He tapped into our national diversity to strengthen the sense of a national community of shared feelings and aspirations. Therefore, on matters of national interest, divergent ideas were encouraged to clash in the public arena. Leadership was to play listener and interested in ultimate umpire. In response to the dire economic challenges of the time, Nigeria needed to define its relationship with multilateral financial institutions like the World Bank and the IMF. Babangida’s response to the situation was to inaugurate an extensive public debate on whether or not Nigeria should accept a loan facility then on offer from the IMF. The debate involved all and sundry. Market women, fishmongers, board room experts and university economists were challenged to join in a national debate on a matter which ordinarily should have been left to official economic advisers and leading bankers. The street people may not have greatly illuminated the debate or provided a template for the solution that came to be adopted. But economics became a street subject and the public was further enlightened. The eventual decision to reject the loan but embrace the conditionalities was Babangida’s way of getting the nation to abandon a dysfunctional mixed economy strategy and henceforth join the world of free markets through a series of difficult economic reforms.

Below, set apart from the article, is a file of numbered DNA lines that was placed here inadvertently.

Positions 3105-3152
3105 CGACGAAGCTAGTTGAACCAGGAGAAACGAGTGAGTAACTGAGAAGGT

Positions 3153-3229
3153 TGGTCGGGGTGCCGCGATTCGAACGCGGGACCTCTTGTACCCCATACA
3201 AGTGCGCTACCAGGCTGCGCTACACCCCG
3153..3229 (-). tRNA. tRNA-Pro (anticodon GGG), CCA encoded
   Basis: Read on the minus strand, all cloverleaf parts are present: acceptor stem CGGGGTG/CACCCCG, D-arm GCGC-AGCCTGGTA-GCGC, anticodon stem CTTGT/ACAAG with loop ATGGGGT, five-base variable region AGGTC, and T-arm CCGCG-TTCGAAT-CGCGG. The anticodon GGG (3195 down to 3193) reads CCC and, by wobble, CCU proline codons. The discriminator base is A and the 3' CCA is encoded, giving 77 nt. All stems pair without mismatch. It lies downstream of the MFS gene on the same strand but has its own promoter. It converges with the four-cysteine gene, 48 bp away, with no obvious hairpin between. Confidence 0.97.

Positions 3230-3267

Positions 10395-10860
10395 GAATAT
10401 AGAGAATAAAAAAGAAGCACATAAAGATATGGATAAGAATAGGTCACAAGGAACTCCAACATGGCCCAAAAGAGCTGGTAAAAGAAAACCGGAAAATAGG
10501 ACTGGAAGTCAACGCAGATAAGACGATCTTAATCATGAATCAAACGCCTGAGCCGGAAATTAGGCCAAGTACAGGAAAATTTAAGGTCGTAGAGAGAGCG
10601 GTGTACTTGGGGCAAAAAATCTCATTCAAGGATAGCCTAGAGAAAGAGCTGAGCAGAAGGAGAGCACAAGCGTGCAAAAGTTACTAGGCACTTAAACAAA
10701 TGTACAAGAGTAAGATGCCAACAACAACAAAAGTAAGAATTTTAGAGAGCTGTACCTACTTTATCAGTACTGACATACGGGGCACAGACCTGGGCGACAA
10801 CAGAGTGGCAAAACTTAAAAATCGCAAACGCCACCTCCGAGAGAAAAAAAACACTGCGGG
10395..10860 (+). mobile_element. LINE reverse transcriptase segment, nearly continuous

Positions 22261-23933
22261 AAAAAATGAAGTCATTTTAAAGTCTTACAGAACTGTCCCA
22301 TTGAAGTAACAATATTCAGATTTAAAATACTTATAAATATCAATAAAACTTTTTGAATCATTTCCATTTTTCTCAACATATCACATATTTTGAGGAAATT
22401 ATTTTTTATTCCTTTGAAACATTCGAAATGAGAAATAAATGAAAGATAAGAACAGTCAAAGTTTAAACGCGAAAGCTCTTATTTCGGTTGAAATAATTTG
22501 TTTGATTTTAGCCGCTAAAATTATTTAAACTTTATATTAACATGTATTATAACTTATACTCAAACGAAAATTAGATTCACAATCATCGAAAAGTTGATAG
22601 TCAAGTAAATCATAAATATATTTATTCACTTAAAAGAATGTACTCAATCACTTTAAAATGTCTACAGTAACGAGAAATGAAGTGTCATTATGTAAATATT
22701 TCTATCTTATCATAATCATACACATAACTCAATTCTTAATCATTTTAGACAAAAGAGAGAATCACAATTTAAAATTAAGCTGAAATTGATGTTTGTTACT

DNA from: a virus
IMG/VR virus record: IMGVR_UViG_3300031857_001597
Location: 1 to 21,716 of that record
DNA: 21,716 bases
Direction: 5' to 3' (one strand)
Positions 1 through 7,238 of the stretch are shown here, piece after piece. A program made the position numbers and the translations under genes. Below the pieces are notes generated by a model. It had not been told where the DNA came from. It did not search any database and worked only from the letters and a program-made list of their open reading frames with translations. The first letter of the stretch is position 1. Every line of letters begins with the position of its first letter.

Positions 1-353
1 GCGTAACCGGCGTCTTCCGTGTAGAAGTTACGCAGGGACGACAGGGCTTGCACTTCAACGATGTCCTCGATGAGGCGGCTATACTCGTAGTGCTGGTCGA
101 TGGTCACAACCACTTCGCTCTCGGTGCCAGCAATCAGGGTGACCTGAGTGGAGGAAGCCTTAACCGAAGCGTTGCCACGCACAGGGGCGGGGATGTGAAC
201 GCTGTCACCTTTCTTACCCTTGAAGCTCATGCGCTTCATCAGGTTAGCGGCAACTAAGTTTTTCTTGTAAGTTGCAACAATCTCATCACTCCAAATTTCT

Similarly, in a bid to chart a new path for the envisaged political reform, Babangida inaugurated a prolonged and convoluted political transition programme. Again, an extensive multi-tier political debate was inaugurated on the search for a desirable political system. Nigerians embraced the debate and vigorously expressed their preferences. The tradition of free open debate as a necessary component of democratic culture was being encouraged as a way of uniting the nation into a unified community of feelings and notions on the common and its political implications. It would be recalled that the development of Athenian democracy in ancient Greece was facilitated by the tradition of dialogue and public debate for which philosophers like Plato and Socrates became iconic figures.